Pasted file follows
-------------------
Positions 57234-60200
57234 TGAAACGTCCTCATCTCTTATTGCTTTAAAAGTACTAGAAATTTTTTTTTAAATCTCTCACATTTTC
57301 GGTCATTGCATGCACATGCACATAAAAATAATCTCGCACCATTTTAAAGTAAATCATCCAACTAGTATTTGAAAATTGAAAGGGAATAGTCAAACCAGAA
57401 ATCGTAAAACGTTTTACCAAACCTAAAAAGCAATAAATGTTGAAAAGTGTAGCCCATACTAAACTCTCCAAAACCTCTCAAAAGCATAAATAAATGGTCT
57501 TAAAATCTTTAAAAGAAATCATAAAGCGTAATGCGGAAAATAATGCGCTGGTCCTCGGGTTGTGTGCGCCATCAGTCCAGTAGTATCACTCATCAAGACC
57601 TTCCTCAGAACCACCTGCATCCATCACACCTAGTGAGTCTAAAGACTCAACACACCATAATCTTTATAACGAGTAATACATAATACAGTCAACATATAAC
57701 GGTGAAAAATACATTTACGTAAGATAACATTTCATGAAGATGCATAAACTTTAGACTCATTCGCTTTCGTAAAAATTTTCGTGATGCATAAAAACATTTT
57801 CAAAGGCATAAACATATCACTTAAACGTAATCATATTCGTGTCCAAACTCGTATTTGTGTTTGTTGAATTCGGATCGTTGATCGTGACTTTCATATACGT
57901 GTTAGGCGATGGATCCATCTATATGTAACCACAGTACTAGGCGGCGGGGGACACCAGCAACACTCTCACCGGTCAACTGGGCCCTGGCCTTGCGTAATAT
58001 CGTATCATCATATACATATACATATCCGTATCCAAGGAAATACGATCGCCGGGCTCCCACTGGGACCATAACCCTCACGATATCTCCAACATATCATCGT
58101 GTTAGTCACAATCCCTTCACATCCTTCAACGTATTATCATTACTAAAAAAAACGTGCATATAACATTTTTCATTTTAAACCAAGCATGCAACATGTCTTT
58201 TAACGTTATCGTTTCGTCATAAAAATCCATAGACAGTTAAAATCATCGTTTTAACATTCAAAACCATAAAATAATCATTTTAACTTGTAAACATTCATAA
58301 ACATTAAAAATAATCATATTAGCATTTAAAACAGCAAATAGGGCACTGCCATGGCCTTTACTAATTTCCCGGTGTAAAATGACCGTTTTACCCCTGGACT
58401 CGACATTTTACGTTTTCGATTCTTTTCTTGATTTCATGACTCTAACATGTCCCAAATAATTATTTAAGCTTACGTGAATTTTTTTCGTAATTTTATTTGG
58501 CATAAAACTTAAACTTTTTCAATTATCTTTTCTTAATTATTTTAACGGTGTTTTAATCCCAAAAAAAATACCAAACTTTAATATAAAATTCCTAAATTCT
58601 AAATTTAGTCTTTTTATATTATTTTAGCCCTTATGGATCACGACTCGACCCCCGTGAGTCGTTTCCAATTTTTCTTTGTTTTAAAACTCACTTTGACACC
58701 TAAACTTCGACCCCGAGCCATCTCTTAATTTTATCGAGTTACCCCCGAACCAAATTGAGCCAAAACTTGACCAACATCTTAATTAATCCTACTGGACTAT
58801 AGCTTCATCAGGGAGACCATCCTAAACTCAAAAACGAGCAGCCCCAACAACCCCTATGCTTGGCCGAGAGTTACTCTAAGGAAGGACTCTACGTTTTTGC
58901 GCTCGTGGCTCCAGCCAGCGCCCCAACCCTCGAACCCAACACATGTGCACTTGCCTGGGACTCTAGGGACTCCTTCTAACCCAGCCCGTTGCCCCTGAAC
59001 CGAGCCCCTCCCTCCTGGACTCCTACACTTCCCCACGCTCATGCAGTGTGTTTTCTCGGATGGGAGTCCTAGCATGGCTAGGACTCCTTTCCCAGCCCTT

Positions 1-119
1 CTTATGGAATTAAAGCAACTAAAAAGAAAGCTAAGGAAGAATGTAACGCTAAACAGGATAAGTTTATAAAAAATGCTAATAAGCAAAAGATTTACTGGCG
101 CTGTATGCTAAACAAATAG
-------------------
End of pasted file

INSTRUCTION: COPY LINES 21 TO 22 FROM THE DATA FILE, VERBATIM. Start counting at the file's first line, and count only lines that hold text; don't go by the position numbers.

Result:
Positions 1-119
1 CTTATGGAATTAAAGCAACTAAAAAGAAAGCTAAGGAAGAATGTAACGCTAAACAGGATAAGTTTATAAAAAATGCTAATAAGCAAAAGATTTACTGGCG